Matt protectively bundled Rose into his car and took her back to the rectory. She went straight to her room. “Look after this lady, Reverend.”
Rose looked at the photo again, thought about the so brief, so brief time she had spent with her mother. Rose emptied out.
The next morning. “Daddy, you haven’t told me everything?”
Her father blushed; he took her hand. “You were only a month old. We should have told you. We never knew who your birth mother was, or birth father.”
“Why didn’t you tell me?”
“Mama didn’t want to, made me promise not to, a real thing with her. She wanted to feel 1000% you were hers. She told herself all the time she had spent in labor, and losing so many, there were four before she finally decided we should adopt. You were her baby.”
Henry Stringer also confessed that they changed her birth date to her adoption date and changed her middle name to her adoptive mother’s. Rose sat down, put her face on the table and sobbed. Her father rubbed her back. She swatted his hand away.
Next morning. Rose walked to the park, the pond, sat against a heavy tree. Nothing about me is true. She wept, talked loud, talked low, through lunch, through dinner, into the hour when the swans tucked their necks into their feathers. She whispered Rose Marie. She shouted Rose Marie. Jumped up, strode back to the rectory.
DNA confirmed. Rose was the murdered woman’s daughter, the natural daughter of Estelle Davis. “I am going to find the son-of-a-bitch who killed my mother. And, George Bridges.”
Two days later, Rose walked into the police station. Matt jumped out of his chair to help her in. “You’re alright? Should you be here?”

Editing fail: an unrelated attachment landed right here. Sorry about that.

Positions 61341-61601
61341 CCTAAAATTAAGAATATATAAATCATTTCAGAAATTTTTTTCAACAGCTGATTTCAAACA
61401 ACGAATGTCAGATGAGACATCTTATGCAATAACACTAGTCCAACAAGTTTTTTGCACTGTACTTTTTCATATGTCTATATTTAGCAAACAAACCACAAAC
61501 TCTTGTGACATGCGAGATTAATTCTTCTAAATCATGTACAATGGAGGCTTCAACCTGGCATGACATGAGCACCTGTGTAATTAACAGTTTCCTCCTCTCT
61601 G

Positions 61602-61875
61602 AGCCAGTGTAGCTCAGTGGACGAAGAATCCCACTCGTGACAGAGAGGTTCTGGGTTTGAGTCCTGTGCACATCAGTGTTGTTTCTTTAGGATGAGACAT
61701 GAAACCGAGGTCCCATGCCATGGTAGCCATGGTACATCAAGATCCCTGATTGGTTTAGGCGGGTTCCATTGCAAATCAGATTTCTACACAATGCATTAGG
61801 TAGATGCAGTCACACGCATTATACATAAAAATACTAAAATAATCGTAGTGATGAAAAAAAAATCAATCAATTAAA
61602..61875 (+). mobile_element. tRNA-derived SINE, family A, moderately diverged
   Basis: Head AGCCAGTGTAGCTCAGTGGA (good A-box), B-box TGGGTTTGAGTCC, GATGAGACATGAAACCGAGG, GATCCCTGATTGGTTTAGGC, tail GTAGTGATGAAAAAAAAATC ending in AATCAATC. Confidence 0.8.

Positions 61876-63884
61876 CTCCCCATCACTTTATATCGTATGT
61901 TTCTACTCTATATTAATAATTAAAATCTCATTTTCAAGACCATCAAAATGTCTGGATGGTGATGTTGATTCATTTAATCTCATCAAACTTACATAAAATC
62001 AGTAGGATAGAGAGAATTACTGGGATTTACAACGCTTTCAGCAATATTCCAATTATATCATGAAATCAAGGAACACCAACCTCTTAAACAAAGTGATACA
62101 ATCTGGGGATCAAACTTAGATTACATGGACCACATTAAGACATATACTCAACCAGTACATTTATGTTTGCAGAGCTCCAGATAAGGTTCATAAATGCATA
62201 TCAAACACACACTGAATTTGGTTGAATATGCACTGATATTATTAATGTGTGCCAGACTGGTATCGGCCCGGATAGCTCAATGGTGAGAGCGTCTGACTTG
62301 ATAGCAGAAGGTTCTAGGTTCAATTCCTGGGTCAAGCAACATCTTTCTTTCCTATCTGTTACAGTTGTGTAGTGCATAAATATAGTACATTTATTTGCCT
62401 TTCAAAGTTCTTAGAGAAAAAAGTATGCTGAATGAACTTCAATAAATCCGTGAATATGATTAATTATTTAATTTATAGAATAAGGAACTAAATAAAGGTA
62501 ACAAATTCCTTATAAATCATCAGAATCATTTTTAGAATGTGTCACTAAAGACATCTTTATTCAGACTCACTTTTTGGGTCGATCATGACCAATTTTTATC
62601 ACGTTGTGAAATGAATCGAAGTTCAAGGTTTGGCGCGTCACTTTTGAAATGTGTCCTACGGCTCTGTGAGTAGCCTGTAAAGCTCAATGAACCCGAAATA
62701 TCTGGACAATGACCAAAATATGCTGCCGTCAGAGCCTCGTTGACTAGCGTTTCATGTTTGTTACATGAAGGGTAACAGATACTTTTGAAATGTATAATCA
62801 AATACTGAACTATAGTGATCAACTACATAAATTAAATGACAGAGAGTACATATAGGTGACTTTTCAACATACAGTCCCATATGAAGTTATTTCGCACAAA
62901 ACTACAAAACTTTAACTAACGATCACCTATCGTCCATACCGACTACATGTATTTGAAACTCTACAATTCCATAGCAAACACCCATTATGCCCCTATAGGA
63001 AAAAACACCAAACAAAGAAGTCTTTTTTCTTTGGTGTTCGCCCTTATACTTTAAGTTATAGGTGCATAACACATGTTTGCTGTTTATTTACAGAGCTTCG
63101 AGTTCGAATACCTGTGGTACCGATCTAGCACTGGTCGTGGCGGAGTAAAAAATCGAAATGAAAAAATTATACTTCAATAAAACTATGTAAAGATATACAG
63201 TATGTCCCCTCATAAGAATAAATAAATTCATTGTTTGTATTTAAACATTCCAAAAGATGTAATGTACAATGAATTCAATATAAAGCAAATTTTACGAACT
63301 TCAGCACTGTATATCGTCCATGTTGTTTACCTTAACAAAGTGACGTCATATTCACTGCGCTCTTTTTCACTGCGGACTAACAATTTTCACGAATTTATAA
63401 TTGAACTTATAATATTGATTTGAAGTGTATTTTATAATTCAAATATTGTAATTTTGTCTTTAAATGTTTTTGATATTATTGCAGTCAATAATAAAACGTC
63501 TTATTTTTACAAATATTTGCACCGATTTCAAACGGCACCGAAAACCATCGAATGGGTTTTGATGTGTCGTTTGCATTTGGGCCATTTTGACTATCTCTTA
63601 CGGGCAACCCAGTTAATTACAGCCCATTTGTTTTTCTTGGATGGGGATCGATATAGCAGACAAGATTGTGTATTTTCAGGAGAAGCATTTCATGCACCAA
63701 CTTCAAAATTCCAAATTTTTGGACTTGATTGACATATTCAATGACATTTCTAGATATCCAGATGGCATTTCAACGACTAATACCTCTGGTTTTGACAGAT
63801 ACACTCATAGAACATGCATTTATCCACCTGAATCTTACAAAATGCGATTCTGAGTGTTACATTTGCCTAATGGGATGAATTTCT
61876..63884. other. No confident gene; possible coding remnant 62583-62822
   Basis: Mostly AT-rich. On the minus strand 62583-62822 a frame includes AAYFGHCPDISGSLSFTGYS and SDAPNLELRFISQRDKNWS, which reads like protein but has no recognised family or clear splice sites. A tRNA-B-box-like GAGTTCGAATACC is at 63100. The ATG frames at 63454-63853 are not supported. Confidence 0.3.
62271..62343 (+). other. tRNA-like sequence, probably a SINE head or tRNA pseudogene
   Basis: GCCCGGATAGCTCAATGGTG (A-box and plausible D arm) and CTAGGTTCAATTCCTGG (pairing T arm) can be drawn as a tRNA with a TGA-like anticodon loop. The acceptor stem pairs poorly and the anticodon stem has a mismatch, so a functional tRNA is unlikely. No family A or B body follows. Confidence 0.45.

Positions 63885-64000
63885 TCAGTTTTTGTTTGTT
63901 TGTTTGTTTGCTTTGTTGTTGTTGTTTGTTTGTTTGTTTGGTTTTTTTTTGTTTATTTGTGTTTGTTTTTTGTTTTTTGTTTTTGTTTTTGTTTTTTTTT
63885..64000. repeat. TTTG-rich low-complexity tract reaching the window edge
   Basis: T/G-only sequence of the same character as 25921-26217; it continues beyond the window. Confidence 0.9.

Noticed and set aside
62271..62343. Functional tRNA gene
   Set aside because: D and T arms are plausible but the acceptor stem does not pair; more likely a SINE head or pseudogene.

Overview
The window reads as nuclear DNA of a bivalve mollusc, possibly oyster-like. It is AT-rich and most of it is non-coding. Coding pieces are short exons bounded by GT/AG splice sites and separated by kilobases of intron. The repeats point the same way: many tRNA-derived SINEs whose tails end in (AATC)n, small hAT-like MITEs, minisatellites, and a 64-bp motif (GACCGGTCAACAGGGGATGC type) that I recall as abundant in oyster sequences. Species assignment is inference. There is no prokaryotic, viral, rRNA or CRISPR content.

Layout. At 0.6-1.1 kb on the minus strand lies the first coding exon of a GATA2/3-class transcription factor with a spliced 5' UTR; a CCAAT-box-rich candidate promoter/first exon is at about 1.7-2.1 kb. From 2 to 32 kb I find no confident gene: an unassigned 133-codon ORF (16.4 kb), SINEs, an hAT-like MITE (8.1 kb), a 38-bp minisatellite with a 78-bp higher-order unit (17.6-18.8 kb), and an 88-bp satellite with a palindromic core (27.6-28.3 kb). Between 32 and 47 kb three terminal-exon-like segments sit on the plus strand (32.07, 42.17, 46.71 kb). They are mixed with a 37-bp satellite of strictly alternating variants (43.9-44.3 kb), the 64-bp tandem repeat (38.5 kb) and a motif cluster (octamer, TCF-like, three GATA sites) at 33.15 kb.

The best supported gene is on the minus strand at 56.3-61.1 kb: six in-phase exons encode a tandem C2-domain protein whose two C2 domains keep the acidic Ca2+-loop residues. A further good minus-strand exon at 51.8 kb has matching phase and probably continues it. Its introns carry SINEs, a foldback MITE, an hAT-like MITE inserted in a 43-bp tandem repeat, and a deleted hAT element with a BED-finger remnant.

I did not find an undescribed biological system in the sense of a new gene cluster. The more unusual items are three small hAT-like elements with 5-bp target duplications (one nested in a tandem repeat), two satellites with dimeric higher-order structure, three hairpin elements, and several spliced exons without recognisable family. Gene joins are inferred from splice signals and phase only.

“Thank you, Matt, but I’m not fine china. Let’s go find the killer.”
“No known enemies in town,” Matt said, “Out of town, who knew her?”
“What about her phone calls?”
One call, two days after the wedding to a number at Whitney Bank in New Orleans. Then, three calls in the last two weeks. Two to the same number. One from that number. Her only calls.
“Strange. My father and father-in-law is president.”
“Let’s go see him.” Matt said.
Rose called her husband. Told him he needed to hear this sitting down. She explained about her birth certificate and about their father’s name change certificate the police found in New Orleans. “Sugar, I am so sorry,” she said.
He did not understand why.
“It’s about children. We cannot have them, not our own, yours and mine. Can we live with that?”
Her husband balked. Brought up all the inconvenience of condoms. The sloppiness of pull out and pray. “Can we talk about it some more, when you get home?”
“Sugar, there is nothing to talk about,” Rose said. “After what happened with our first one. If we want children, we adopt.”
“I don’t know.” Her husband hesitated, “There won’t be more Duponts.”
“Do you not understand? There never were.”
“What would Dad say?”
“That matters? This is about us. Not him. I’ll call when I get back from New Orleans. In the meantime, I want you to think about this, seriously.”
“Say hi to Dad.”
“We’ll talk when I get back to the city.”
“Mr. Dupont, I believe you know that your daughter-in-law is also your daughter?”
The banker blustered and hollered. “Some made-up story from a crazy woman over in that two-bit burg she and my boy got married in.”
Rose patiently explained that George Bridges is the name on her birth certificate and the New Orleans courthouse has a record of a George Bridges, born in that two-bit burg, becoming George Dupont some 27 years earlier.